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What Women Need to Know About Stress Incontinence

Although stress incontinence affects both men and women, females are nearly twice as likely to have the condition. It occurs when the pelvic floor muscles weaken, leading to urine leakage when pressure is applied to the bladder area. Stress incontinence often coexists with pelvic organ prolapse.

For women, childbirth is one of the greatest risk factors for the condition. While giving birth, connective tissue can stretch or tear and nerves may become damaged leading to symptoms either immediately after childbirth or later in life. Other risk factors include older age, being overweight or obese, increased parity, prolonged labor, giving birth to a bigger baby, mode of delivery, smoking and repetitive heavy lifting.

Even though it’s not usually a physically painful condition, stress incontinence can lead to distress and discomfort at work and in social situations. Fortunately, there are ways to successfully manage the condition so you can get back to your daily activities without worrying about embarrassing leakage.

The main symptom of stress incontinence is urine leakage during certain activities, including:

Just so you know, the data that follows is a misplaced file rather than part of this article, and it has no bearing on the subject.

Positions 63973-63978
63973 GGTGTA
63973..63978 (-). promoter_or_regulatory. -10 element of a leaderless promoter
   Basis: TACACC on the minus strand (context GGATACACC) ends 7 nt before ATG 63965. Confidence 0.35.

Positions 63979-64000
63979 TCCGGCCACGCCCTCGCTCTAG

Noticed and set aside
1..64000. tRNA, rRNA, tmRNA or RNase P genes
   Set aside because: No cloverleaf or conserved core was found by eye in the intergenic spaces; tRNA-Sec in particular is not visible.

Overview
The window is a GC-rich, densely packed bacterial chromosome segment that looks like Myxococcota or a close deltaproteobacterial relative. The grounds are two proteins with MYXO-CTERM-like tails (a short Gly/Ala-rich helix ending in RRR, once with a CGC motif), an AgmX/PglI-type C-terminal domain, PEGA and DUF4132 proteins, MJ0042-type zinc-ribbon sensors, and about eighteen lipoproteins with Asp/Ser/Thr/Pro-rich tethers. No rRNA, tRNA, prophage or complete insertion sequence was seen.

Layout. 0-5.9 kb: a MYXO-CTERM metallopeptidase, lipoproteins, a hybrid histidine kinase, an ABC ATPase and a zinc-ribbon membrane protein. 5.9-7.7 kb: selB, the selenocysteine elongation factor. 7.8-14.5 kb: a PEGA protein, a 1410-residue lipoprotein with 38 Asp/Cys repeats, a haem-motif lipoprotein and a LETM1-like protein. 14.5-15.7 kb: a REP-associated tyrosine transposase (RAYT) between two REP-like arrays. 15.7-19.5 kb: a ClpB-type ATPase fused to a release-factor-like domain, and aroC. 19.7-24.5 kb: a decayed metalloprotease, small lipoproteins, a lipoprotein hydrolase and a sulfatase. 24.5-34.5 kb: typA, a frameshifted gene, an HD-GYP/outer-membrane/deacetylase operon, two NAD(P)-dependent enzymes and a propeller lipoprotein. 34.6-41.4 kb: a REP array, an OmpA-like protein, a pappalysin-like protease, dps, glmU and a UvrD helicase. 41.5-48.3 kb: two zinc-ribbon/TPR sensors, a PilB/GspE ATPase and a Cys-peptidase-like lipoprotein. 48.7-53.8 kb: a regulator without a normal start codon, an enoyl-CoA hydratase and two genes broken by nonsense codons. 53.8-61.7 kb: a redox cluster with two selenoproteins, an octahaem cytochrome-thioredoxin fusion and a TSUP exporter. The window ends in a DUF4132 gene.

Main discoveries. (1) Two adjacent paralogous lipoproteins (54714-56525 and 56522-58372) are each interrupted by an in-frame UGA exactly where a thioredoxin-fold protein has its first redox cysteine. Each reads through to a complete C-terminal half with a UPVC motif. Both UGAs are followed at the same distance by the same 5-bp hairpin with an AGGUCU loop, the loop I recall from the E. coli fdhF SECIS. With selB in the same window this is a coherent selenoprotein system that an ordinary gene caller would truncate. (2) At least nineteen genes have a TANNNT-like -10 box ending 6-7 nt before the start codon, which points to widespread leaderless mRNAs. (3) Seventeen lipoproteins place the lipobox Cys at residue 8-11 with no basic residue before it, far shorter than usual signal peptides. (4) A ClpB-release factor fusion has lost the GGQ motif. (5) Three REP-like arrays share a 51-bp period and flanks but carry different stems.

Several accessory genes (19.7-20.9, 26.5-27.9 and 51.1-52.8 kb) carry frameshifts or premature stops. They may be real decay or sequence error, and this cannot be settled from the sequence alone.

• Coughing
  • Sneezing
  • Laughing
  • Exercising – especially activities that put pressure on your bladder area such as running or lifting weights
  • Lifting heavy objects
  • Having sex

Fortunately, there are several options to manage and treat the condition. We typically start with more conservative treatments, such as pelvic floor exercises and losing weight, if necessary. Pelvic floor exercises and weight loss can improve symptoms by nearly 50 percent. If a patient is unable to contract her pelvic floor, I recommend physical therapy. Some patients may also use a vaginal pessary or tampon inserts to help prevent urine leakage. Often these treatments are all it takes to successfully manage symptoms.

Patients who need further intervention may consider surgery. The most common is a sling procedure, during which a surgeon takes a vaginal or abdominal approach to place a small piece of either a biological or synthetic material to support the urethra. Because the surgery is minimally invasive, patients are able to recover faster and get back to their regular activities sooner. Surgical treatment has consistently shown greater long-term benefit over pelvic floor exercises, however, it is best avoided in women who plan future childbearing.

Many people are too embarrassed to ask for help when they experience symptoms but it’s important to speak up and discuss your situation with your physician. In most cases, there are treatments that can significantly reduce or eliminate distressing urine leakage and greatly improve your quality of life.